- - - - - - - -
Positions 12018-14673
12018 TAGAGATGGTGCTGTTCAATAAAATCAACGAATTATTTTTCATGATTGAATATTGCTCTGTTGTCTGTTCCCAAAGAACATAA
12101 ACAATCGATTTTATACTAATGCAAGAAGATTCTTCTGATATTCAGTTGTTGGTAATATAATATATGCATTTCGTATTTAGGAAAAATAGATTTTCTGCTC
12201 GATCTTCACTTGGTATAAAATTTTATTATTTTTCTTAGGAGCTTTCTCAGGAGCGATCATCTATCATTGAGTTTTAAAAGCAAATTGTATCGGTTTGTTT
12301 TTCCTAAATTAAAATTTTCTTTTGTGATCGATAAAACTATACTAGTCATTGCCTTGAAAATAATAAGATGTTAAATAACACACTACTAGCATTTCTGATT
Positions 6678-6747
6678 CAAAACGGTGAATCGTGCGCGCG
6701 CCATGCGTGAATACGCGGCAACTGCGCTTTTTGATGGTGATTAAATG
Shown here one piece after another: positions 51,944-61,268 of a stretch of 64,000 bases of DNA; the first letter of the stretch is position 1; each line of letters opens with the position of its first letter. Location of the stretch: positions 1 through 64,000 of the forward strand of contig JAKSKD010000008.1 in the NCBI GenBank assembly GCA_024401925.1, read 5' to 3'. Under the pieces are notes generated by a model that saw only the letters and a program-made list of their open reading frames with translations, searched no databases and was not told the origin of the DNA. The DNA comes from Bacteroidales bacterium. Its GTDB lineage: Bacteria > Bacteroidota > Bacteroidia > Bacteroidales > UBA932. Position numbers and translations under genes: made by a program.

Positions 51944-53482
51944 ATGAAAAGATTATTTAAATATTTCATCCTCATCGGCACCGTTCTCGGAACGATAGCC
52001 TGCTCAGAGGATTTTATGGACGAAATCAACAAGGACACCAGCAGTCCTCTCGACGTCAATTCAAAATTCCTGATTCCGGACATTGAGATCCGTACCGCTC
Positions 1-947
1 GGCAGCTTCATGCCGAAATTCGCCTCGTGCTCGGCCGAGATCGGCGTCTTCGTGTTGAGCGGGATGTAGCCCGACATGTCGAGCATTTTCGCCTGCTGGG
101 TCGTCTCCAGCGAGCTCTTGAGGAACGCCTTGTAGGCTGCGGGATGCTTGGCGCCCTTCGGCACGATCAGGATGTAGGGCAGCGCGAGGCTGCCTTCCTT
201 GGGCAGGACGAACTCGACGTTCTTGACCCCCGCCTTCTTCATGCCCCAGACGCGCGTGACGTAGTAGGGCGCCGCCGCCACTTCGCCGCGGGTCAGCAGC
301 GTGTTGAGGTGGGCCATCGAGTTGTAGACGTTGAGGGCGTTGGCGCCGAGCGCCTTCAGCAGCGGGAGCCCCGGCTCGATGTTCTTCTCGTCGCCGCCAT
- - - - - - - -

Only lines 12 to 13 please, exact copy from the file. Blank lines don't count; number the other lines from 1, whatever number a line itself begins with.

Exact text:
52001 TGCTCAGAGGATTTTATGGACGAAATCAACAAGGACACCAGCAGTCCTCTCGACGTCAATTCAAAATTCCTGATTCCGGACATTGAGATCCGTACCGCTC
Positions 1-947